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Putting Civil Society in Its PlaceGovernance, Metagovernance and Subjectivity$
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Bob Jessop

Print publication date: 2020

Print ISBN-13: 9781447354956

Published to Policy Press Scholarship Online: May 2021

DOI: 10.1332/policypress/9781447354956.001.0001

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Semantic, institutional and spatio-temporal fixes

Semantic, institutional and spatio-temporal fixes

Chapter:
(p.87) 4 Semantic, institutional and spatio-temporal fixes
Source:
Putting Civil Society in Its Place
Author(s):

Bob Jessop

Publisher:
Policy Press
DOI:10.1332/policypress/9781447354956.003.0004

Claus Offe notes that, since every mode of state policy-making is prone to failure, either a stable state is impossible or can only exist where the state can flexibly shift modes of policy-making as the failures of prevailing policy-making threaten its rationality and legitimacy. This depends on the strategic capacities to sustain exchange, negotiation, hierarchy, or solidarity as well as the specific nature of the coordination problems. Whilst increasing functional differentiation makes hierarchical coordination increasingly problematic, the structural and strategic conditions for effective governance may not be developed enough to outperform continued reliance on hierarchy or neo-liberal preferences for marketized solutions. We must examine the self-reflexive, self-diagnosing, and self-modifying capacities of governing agents and their institutional capacities to redesign themselves in response to failures. Effective governance and metagovernance depend on requisite complexity, requisite reflexivity, and requisite irony.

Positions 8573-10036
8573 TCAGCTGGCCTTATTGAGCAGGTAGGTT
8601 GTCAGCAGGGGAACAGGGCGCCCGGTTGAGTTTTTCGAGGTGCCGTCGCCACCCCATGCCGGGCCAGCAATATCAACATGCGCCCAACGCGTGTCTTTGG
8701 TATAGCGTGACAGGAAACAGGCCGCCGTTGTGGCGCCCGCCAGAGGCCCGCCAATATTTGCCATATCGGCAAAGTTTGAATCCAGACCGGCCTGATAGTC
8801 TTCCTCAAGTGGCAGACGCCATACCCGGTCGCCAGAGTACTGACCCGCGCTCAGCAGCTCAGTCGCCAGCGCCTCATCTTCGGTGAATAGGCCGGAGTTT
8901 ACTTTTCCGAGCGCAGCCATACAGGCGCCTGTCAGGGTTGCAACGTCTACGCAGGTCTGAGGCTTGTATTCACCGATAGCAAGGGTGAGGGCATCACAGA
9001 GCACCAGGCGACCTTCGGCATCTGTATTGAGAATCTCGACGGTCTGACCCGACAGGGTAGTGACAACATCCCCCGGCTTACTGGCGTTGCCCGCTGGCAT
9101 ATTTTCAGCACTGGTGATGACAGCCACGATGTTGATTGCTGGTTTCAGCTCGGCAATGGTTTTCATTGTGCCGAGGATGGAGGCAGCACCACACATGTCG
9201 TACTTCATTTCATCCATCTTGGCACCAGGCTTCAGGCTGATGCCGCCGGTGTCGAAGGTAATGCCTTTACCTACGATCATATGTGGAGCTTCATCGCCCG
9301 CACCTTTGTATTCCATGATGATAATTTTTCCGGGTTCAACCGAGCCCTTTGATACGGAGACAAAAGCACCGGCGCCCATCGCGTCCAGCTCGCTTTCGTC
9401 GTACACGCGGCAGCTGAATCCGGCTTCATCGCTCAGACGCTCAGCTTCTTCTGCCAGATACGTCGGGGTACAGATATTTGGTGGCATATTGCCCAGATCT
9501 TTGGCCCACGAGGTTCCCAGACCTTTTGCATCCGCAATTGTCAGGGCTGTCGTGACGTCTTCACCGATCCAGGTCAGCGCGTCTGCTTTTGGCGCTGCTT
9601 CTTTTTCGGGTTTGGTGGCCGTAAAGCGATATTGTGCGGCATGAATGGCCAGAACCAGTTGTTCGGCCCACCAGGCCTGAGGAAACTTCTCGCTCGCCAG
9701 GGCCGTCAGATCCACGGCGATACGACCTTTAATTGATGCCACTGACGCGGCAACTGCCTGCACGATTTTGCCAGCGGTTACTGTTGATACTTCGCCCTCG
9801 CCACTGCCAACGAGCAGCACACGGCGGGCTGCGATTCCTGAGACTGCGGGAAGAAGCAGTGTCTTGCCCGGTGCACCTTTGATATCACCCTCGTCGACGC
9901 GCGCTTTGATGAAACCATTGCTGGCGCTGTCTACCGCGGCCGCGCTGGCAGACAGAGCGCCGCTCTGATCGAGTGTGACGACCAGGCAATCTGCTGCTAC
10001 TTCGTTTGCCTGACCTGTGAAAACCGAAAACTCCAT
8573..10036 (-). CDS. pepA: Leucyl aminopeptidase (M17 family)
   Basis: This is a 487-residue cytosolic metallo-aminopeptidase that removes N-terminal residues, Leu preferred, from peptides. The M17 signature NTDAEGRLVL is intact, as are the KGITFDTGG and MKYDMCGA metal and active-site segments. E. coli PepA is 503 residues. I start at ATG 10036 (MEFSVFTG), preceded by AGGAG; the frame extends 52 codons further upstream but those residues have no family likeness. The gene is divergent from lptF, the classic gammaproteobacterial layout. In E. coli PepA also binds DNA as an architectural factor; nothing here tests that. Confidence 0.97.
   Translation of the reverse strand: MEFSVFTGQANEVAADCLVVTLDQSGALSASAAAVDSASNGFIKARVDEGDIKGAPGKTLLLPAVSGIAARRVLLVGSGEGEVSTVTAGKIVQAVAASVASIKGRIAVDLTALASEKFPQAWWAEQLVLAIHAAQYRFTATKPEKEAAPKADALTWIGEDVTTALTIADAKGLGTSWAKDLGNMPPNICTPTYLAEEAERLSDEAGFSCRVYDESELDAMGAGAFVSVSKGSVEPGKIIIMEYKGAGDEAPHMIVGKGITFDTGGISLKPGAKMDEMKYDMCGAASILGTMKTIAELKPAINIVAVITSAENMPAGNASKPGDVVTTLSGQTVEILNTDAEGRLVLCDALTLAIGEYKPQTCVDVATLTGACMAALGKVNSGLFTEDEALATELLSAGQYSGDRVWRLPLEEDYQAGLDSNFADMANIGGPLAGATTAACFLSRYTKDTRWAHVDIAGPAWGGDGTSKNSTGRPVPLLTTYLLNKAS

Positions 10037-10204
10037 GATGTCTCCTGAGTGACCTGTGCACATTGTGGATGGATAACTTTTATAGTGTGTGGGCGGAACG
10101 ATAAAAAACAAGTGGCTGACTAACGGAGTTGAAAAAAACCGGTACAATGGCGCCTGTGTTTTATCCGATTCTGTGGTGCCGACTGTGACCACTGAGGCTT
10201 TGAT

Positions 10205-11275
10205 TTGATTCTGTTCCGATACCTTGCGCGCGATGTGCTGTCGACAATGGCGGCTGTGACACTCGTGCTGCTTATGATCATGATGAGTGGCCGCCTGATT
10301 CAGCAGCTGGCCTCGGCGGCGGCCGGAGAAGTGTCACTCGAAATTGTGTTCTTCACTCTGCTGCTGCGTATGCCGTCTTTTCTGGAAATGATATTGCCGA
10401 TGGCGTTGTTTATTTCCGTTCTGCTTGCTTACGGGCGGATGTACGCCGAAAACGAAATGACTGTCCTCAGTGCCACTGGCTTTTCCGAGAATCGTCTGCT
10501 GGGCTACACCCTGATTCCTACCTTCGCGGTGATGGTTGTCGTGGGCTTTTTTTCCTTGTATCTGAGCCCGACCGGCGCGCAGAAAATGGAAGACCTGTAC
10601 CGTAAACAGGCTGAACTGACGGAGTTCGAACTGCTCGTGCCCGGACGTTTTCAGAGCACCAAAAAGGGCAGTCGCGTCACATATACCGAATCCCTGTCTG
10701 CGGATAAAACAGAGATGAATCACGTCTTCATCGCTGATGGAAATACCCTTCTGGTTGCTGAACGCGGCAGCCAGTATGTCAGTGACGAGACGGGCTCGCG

Keywords:   Metagovernance, Requisite complexity, Requisite reflexivity, Requisite irony, State failure, Successful governance

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